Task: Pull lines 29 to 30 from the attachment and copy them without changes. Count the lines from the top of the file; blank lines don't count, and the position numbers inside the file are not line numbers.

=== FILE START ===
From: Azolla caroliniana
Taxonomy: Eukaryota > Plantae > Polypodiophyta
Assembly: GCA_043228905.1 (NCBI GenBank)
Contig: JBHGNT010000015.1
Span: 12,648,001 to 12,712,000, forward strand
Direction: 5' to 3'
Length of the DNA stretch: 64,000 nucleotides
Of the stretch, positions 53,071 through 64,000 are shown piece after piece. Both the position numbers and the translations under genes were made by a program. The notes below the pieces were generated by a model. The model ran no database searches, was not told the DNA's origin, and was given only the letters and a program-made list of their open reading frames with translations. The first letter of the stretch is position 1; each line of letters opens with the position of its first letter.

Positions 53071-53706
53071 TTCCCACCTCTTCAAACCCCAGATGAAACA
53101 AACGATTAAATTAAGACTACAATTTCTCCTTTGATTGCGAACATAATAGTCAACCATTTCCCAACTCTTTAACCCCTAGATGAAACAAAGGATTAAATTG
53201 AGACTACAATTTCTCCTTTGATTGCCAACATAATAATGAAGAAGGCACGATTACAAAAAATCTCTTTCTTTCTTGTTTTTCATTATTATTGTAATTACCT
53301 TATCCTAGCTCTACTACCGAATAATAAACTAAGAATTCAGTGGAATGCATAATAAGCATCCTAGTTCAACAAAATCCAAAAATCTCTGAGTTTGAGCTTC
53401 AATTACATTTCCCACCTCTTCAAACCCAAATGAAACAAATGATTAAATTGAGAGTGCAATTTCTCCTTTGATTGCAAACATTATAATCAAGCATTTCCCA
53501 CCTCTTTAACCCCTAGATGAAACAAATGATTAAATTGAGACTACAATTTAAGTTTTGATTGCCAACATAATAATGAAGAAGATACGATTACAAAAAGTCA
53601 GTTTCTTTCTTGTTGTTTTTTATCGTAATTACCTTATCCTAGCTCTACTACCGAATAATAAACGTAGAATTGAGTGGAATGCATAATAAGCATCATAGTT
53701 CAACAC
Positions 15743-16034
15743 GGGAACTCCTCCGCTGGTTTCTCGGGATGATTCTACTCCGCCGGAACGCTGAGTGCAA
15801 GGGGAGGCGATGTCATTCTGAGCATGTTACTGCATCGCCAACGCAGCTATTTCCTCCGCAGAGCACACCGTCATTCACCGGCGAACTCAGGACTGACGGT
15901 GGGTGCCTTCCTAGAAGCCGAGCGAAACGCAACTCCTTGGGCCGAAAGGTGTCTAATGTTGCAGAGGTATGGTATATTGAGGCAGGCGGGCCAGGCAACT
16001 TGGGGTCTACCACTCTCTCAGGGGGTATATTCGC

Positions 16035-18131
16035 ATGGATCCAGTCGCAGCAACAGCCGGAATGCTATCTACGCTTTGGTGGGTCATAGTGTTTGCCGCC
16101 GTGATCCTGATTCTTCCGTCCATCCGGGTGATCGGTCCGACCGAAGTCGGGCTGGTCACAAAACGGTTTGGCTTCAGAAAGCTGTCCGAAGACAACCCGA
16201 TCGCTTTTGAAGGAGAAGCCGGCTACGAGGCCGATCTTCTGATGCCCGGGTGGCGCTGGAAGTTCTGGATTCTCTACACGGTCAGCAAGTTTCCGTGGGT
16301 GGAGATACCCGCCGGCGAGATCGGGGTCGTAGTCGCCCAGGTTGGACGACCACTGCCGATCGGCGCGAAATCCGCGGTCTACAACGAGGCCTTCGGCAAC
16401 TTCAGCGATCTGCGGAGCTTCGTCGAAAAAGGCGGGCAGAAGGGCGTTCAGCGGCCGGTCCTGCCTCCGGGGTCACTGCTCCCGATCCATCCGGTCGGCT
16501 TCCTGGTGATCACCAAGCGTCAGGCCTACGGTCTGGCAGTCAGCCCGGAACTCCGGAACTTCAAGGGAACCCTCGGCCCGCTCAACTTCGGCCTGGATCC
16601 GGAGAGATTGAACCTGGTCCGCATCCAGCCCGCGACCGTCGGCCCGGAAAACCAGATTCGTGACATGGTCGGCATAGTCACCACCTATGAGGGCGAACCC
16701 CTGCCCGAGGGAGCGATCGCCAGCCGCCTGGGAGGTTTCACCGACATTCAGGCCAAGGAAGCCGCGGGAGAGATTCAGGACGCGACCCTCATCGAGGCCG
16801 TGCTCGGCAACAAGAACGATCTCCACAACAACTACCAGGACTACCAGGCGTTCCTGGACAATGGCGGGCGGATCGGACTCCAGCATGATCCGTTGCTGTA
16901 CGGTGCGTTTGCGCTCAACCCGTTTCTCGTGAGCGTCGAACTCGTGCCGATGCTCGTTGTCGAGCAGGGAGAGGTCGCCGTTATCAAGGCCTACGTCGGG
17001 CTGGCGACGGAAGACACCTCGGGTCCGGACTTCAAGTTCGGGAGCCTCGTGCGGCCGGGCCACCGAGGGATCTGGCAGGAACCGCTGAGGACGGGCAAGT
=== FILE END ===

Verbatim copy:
16501 TCCTGGTGATCACCAAGCGTCAGGCCTACGGTCTGGCAGTCAGCCCGGAACTCCGGAACTTCAAGGGAACCCTCGGCCCGCTCAACTTCGGCCTGGATCC
16601 GGAGAGATTGAACCTGGTCCGCATCCAGCCCGCGACCGTCGGCCCGGAAAACCAGATTCGTGACATGGTCGGCATAGTCACCACCTATGAGGGCGAACCC